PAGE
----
Democracy is in trouble because politicians tell us what we want, then labour mightily to make sure we get it. Much the same is true of architecture, says Robert Adam

Architecture only has a walk-on part in the great drama of public life. But it’s still part of the drama so, if you want to get a better idea of what’s going on in architecture, you need to look at the whole performance.

To see how we’re governed you need to go right to the heart of public life. The government is democratic, but democracy has been in the doldrums for some time. Some call it voter apathy, the Fabian Society calls it post-democracy but mostly it’s called the democratic deficit. In recent years, and even in the past few months, the French, Dutch and now the Irish referendums have shown us just how little our governing elite trust us. Former French president Valéry Giscard d’Estaing summed it up nicely: “Public opinion will be led to adopt, without knowing it, the proposals that we dare not present to them directly.” No wonder we’ve become apathetic.

How does this fit with architecture? Cabe is a quango that has grown by mopping up the ambitions of politicians who talk up design but have no idea what to do with it. In 2004, it commissioned a survey to find out what people wanted from their houses. They’d had a survey on the same subject only two years before and found that most people liked traditional houses. Cabe is an organ of an establishment that is instinctively opposed to traditional design, so, like the EU with the Irish, they hoped that by asking the same question again they’d get the answer they wanted. When the result only confirmed that “most homebuyers favoured houses and apartments with traditional-looking exteriors”, they quickly buried the figures and wrote a woolly report instead.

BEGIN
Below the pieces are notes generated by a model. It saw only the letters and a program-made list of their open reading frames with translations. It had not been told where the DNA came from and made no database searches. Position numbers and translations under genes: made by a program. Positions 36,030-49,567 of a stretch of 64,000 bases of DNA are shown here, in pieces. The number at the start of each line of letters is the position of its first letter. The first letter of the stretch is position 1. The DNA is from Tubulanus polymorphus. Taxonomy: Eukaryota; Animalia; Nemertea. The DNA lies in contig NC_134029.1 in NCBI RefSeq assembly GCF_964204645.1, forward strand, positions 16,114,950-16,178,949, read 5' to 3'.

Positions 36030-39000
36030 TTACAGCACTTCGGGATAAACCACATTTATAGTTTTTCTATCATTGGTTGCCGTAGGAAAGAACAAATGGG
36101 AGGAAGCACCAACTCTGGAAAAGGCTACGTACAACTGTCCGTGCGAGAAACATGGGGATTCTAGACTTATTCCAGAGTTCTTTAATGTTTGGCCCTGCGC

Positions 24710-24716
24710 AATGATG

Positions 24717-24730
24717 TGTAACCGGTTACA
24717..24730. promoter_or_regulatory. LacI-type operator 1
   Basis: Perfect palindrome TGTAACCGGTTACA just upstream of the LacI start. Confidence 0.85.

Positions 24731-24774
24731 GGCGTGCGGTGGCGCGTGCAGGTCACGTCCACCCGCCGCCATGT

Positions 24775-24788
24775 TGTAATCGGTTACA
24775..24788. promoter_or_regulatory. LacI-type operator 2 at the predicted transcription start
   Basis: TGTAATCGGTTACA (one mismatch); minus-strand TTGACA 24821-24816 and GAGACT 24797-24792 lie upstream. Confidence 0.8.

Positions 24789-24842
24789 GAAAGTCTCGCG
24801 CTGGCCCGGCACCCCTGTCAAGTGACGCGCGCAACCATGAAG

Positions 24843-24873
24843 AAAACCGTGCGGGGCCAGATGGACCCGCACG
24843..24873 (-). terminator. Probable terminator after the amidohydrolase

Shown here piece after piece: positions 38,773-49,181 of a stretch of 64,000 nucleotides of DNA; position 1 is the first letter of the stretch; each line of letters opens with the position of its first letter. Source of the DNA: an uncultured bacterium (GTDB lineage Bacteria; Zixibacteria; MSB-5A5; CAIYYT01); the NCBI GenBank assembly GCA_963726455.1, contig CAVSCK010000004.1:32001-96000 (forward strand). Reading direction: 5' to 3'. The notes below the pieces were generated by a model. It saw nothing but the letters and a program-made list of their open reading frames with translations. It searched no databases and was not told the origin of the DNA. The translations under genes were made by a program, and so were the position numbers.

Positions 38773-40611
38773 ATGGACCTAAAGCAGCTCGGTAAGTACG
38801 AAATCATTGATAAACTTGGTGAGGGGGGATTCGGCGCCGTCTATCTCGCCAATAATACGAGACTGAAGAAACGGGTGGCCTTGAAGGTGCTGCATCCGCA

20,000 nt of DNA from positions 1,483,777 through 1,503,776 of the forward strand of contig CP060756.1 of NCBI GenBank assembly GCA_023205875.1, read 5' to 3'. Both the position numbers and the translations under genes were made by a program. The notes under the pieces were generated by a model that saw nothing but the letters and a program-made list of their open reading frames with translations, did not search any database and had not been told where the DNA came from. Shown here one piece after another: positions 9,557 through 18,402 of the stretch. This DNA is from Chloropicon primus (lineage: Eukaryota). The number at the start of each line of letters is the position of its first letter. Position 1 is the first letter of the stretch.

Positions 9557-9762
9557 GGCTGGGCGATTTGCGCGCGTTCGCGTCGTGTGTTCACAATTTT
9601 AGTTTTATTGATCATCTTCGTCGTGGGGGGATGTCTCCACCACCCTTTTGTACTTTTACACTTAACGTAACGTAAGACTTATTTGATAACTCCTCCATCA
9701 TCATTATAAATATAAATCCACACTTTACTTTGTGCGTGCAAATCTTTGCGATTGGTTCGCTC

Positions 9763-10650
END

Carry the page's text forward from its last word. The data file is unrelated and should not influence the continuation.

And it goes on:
This research only repeated hard evidence that has consistently shown that about 80% of the British public want traditional designs for their houses. And there’s no logical reason to suppose that it’s any different for other types of buildings. The design professions, however, don’t trust the public – they know better. The suggestion that architects should design what the public says it likes is usually treated with horror and ridicule. One respected architect recently went so far as to announce that traditional designs, by definition, couldn’t be good.

If the design professionals know best, what is it that they know that ordinary people don’t? Everyone knows that buildings have to do a job. They’re supposed to function, stand up and keep the water out. There’s no mystery here. The big secret seems to be that buildings have to look as far away as possible from anything that might be described as traditional. With this in mind, the architectural establishment, architects advising planners and (frighteningly) an increasing number of planning officials themselves, do their level best to make sure that anyone who wants to make their buildings look traditional doesn’t succeed. And if anyone does, they rubbish them.

The justification for anti-traditionalism is that if you’re going to be ‘of your time’, ‘for today’ or ‘for the future’, you have to be very obviously different. This is, of course, nonsense

And what’s the justification for this? It’s that if you’re going to be “of your time”, “for today” or “for the future”, you have to be very obviously different. This is, of course, nonsense. The future isn’t fixed, it’s what we want to make it. Being different is often billed as innovation – generally a good thing in an industrialised consumer society. But this muddles up innovation in industry, which is technical, with innovation in aesthetics, which is just taste.

All this is propped up by a crazy formula: being different is good + the public doesn’t like different things = if the public doesn’t like it, it must be good. In the past few weeks a very old and very honoured architect let it be known that he was under the sad delusion that his 50-year-long design routine was still shocking. It never occurred to him that it stopped being shocking ages ago; it is now predictable and boring and people don’t like it.

But still architects hang on, convinced that they are right and history will prove it. To paraphrase Giscard: “Public opinion will come round, whether they like it or not, if we keep presenting them with something they don’t like.” It hasn’t.

Perhaps architects should stop insulting the public and devote their creativity to making what the public likes, only better.